\[ i_C = -i_R \]

holds for

\[ s = - \frac{1}{RC} \]

This is a matter of fact. And it seems (but I'm not sure about this) that there's a contradiction between the fact that iR and iC are always 90° out of phase and this result. This result apparently implies, in fact, that for a specific frequency there is a 180° phase difference between iR and iC.

My doubt is: how to clarify this apparent contradiction? Which currents in the time domain can verify this Laplace result?
 

WBahn

Joined Mar 31, 2012
28,138
I can not find an example textbook using the absolute value from s. Let's suspend this question for now.
Why? Your entire result is dependent on setting the frequency equal to the absolute value of s. So when that is called into question, your response is to just ignore it and plunge blindly ahead down a path for which big red warning flags have been thrown?

Does that sound like a reasonable approach?

The expression

\[ i_C = -i_R \]

holds for

\[ s = - \frac{1}{RC} \]

This is a matter of fact. And it seems (but I'm not sure about this) that there's a contradiction between the fact that iR and iC are always 90° out of phase and this result. This result apparently implies, in fact, that for a specific frequency there is a 180° phase difference between iR and iC.

My doubt is: how to clarify this apparent contradiction? Which currents in the time domain can verify this Laplace result?
The frequency at which s = -1/(RC) is w = j/(RC) or, in other words, at an imaginary frequency.

If you can find a voltage source that can put out a sinusoidal signal at an imaginary frequency, then you can get the two currents to cancel.
 

Thread Starter

jimmy_newbie

Joined Nov 24, 2022
8
After some research, I will try to give an answer.
It is possible to search for zeros in the s domain: but s is a complex variable, that can be written as

\[ s = \sigma + j \omega \]

It does exist a value of s such that

\[ i_C = -i_R \]

and it is

\[ s = - \frac{1}{RC} \]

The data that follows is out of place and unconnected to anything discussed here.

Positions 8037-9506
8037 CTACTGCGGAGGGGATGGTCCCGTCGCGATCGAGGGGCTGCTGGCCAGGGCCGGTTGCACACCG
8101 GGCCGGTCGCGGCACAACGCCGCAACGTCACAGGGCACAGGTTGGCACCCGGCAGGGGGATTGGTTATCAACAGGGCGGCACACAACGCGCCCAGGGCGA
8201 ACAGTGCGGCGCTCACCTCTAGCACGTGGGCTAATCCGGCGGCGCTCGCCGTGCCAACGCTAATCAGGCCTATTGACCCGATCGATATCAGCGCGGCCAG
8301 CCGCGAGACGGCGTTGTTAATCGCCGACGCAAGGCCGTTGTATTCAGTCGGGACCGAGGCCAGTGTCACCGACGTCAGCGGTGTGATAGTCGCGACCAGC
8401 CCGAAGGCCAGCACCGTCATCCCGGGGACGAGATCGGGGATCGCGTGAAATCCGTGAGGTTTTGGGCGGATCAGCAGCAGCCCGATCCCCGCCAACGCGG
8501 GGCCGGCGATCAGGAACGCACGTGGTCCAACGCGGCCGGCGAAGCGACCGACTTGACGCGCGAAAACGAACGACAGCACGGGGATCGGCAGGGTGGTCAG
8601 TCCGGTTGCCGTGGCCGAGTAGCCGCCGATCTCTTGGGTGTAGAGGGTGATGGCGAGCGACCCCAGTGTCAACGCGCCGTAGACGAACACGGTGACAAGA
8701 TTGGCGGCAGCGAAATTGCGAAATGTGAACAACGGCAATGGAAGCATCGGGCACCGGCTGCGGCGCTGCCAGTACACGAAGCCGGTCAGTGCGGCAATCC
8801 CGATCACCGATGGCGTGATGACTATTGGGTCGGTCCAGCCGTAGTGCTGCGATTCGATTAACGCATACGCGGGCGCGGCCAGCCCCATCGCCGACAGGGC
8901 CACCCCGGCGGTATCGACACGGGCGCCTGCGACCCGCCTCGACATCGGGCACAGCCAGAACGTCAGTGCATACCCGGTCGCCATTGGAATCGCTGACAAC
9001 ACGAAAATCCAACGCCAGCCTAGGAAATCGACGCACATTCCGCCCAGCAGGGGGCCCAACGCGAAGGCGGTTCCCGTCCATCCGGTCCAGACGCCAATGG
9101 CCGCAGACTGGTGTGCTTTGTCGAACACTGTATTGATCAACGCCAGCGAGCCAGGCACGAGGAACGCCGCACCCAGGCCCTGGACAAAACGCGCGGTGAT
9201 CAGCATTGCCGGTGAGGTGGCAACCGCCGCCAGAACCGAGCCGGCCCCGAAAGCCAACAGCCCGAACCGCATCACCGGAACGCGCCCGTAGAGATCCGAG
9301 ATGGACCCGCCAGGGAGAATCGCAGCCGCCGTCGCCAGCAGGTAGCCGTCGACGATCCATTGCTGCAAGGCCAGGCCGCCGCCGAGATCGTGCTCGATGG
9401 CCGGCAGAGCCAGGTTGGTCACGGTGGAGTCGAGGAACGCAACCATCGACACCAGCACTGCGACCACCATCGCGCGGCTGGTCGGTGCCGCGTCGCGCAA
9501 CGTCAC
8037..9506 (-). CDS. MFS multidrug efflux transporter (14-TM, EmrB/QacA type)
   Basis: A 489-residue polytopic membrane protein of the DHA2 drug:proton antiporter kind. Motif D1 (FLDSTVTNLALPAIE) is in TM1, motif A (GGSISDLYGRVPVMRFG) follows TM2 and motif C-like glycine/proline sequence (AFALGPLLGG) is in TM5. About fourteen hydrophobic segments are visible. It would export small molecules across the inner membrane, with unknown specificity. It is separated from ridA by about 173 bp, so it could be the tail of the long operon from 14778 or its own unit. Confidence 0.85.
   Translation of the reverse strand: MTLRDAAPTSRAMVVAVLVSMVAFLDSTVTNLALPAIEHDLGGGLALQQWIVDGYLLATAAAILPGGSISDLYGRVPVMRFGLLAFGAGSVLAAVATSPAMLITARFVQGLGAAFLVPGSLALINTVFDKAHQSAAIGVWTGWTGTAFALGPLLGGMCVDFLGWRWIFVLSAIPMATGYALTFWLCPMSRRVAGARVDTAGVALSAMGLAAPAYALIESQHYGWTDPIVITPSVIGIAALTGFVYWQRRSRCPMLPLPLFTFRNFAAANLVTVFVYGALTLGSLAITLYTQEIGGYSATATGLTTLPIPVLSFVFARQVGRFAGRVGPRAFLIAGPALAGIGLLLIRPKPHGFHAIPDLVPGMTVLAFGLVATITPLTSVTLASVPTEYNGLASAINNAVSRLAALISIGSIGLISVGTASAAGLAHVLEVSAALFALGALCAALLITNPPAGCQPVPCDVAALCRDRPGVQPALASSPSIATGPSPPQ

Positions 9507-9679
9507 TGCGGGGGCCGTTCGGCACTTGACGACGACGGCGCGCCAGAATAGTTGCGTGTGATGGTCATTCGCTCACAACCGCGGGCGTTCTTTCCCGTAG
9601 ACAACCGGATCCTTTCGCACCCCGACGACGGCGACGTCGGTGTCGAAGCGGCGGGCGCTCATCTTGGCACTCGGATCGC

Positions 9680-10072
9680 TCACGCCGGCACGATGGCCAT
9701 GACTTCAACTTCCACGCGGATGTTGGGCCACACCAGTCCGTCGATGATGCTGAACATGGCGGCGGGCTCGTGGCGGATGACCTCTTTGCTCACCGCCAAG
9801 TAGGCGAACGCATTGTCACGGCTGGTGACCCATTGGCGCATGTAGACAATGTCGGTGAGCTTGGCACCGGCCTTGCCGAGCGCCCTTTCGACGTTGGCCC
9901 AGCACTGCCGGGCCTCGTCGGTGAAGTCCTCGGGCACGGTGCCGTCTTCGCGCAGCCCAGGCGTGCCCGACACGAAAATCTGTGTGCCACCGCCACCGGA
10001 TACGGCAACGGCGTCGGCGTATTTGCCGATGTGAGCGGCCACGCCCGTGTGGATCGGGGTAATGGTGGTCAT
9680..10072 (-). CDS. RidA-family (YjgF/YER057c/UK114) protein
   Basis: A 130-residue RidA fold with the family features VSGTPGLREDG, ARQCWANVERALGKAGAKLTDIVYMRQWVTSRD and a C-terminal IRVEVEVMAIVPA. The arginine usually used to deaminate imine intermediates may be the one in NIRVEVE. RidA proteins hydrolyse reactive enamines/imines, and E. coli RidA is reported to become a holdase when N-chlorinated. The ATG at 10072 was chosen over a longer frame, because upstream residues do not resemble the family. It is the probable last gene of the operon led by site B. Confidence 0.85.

However, when the frequency response of a circuit is evaluated, the Laplace-domain transfer function H(s) is only being evaluated along the imaginary axis, that is only for

\[ s = j \omega \]

This means that, even if H(s) = 0 for some values of s, it may be different when

\[ s = j \omega \]

The frequency response of a system is

\[ |H(s = j \omega)| \]

What is actually observed in this function is not a zero, but an indirect effect of the zero: H changes its slope (when omega is the abscissa).

H(s) may be written in several equivalent forms: in one of them, the general term for the k-th real zero in the numerator is a factor

\[ (1 + s \tau_k) \]

which is zero for

\[ s = z_k = - \frac{1}{\tau_k} \]

In the above example,

\[ \tau_k = RC \]

This value is real and - as it has been pointed out - there is no real corresponding frequency omega. However, when evaluating the magnitude of the above term for s = j omega,

\[ |(1 + s\tau_k)| = | 1 + j \omega \tau_k | = \sqrt{1 + \omega^2 \tau_k^2} \]

which is approximated by 1 for

\[ \omega \ll \frac{1}{\tau_k} \]

and which is

\[ \sqrt{1 + \omega^2 \tau_k^2} \simeq \omega \tau_k \]

for

\[ \omega \gg \frac{1}{\tau_k} \]

The point which separates these two behaviours is

\[ \omega = \left| - \frac{1}{\tau_k} \right| = \left| - \frac{1}{RC} \right| = \frac{1}{RC} \]

This is different from the zero in the s variable, but it is the point when it begins to act in the transfer function. So, this quantity has a meaning.